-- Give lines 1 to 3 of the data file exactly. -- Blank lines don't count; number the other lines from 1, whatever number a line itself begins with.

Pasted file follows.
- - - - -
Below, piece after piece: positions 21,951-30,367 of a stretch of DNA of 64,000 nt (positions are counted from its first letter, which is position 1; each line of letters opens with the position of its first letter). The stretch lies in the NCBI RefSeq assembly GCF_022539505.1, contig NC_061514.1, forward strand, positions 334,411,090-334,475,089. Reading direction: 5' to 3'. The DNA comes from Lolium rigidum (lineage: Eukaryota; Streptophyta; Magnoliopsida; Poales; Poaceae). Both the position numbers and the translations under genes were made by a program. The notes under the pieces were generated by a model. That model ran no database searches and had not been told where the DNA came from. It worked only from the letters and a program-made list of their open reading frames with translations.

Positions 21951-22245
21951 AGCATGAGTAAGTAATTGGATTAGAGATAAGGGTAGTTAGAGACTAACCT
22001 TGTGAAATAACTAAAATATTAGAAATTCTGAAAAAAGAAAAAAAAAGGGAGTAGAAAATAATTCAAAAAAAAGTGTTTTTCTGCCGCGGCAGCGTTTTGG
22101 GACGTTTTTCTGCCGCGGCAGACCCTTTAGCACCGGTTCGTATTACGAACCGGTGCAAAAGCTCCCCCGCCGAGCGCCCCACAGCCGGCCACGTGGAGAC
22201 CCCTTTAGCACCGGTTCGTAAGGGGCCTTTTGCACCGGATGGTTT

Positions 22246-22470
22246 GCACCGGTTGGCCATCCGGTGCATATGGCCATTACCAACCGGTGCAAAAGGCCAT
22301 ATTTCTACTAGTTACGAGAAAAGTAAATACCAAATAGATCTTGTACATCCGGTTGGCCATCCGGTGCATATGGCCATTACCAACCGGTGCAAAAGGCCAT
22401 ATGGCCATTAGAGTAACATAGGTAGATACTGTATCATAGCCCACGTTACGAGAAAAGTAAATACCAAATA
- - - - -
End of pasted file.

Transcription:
Below, piece after piece: positions 21,951-30,367 of a stretch of DNA of 64,000 nt (positions are counted from its first letter, which is position 1; each line of letters opens with the position of its first letter). The stretch lies in the NCBI RefSeq assembly GCF_022539505.1, contig NC_061514.1, forward strand, positions 334,411,090-334,475,089. Reading direction: 5' to 3'. The DNA comes from Lolium rigidum (lineage: Eukaryota; Streptophyta; Magnoliopsida; Poales; Poaceae). Both the position numbers and the translations under genes were made by a program. The notes under the pieces were generated by a model. That model ran no database searches and had not been told where the DNA came from. It worked only from the letters and a program-made list of their open reading frames with translations.

Positions 21951-22245
21951 AGCATGAGTAAGTAATTGGATTAGAGATAAGGGTAGTTAGAGACTAACCT